Customer Support Ruling
Headquarters, US Postal Service
Washington, DC 20260-3436
UPDATED May 2003
This CSR discusses the use of address designators on mailpieces using the occupant address or simplified address format.
This is in reference to the use of the addressee designator "To the Teenage Girl At:" on mailing pieces.
Domestic Mail Manual (DMM) 602.3.3 authorizes the use of an addressee designation, such as "Postal Customer", "Occupant", "Householder", and "Resident" instead of the actual name of the person at the delivery address on mailpieces using an occupant address format. The examples given in that regulation are preferred because they are universal designators.
The use of less general addressee designators is not encouraged; but if a customer insists on their usage, we will not refuse the mail so long as the addressee designator is in acceptable taste and does not invite general controversy.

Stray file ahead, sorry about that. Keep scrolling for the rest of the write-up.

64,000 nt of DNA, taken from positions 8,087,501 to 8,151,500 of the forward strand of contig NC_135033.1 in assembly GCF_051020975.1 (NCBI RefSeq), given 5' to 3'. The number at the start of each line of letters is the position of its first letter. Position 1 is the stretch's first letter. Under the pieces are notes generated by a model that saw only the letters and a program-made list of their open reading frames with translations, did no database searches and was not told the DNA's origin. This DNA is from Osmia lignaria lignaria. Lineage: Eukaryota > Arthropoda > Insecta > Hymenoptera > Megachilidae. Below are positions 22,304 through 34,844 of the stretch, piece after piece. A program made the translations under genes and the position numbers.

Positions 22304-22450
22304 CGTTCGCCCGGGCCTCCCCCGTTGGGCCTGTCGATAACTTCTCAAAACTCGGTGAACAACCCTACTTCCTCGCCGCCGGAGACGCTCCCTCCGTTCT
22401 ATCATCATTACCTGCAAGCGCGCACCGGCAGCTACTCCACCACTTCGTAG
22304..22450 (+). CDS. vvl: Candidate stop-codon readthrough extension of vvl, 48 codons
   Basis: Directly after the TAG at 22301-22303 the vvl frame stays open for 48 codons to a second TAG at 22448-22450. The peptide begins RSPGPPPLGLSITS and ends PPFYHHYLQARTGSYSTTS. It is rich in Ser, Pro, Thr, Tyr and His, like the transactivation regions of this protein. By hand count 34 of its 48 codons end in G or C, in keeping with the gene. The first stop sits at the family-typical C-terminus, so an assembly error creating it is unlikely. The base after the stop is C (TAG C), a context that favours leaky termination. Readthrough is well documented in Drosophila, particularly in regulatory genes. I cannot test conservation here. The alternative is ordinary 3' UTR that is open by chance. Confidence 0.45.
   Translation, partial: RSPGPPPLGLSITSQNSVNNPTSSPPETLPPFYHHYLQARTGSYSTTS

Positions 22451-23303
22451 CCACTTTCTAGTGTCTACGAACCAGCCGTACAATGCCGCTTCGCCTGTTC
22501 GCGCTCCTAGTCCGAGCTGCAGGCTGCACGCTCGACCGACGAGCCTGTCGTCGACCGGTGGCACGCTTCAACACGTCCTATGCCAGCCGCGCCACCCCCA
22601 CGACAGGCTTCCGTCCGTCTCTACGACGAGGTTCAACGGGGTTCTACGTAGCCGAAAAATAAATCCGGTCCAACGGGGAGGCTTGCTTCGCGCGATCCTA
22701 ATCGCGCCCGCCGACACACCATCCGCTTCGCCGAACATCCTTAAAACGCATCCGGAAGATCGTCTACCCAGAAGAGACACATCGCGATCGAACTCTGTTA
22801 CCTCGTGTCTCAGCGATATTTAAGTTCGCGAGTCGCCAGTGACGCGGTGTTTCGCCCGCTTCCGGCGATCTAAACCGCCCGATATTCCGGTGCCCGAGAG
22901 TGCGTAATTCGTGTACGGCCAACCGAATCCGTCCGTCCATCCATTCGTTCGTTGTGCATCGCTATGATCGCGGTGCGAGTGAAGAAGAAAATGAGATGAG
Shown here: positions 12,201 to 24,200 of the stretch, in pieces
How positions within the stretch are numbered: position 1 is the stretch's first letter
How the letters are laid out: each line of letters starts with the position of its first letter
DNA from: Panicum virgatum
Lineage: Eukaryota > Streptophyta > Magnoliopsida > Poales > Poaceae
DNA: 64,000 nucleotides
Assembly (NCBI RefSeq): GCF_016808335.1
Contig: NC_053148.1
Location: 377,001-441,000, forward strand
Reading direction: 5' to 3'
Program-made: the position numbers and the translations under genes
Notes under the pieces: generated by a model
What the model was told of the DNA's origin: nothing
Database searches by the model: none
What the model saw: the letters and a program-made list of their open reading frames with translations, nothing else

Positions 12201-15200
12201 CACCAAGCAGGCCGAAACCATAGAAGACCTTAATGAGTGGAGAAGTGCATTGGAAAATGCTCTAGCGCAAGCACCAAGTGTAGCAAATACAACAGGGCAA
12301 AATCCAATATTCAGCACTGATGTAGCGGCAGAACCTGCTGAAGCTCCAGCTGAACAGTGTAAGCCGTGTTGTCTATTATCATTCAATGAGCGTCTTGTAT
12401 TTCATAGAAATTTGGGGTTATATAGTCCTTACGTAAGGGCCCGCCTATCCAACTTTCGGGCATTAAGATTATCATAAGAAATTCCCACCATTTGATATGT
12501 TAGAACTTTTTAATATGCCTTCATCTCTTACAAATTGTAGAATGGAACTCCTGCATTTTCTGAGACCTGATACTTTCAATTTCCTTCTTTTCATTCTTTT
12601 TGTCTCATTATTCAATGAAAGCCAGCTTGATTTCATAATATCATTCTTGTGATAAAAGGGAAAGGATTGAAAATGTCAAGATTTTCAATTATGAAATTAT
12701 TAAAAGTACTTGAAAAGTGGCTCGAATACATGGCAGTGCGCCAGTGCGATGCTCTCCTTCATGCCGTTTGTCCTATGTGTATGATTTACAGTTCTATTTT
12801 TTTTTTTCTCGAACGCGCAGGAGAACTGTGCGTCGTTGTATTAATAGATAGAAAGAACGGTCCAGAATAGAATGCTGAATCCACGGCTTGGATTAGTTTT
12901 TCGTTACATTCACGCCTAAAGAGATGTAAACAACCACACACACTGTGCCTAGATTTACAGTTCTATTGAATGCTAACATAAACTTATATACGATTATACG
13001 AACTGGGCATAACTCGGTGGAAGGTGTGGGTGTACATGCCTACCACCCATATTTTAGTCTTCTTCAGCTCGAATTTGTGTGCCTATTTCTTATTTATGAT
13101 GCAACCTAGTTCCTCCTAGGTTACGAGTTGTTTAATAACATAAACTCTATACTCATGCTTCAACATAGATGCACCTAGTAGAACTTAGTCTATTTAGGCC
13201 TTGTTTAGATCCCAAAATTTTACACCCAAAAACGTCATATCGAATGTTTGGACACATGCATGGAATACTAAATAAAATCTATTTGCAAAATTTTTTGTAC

DMM 602.3.2 provides that for mailpieces using a simplified address format, other designations (e.g. "Food Buyer", "Voter") are not permitted. The prohibition against the use of other designations is only for mailpieces intended for general distribution through rural or star route delivery and boxholder addresses when city or village carrier service is not provided (i.e., simplified address format). This more rigid requirement is necessary for the simplified address format, since the selective distribution to more specific addressee categories is not possible as it is when the street and number is used in an address.
The Postal Service does wish to accommodate the needs of our customer whenever possible. If good taste and noncontroversial addressee designators are used, we will not refuse mail bearing occupancy address formats with substitute designations for the word "Occupant". For mail using a simplified address format, no substitute designations may be used.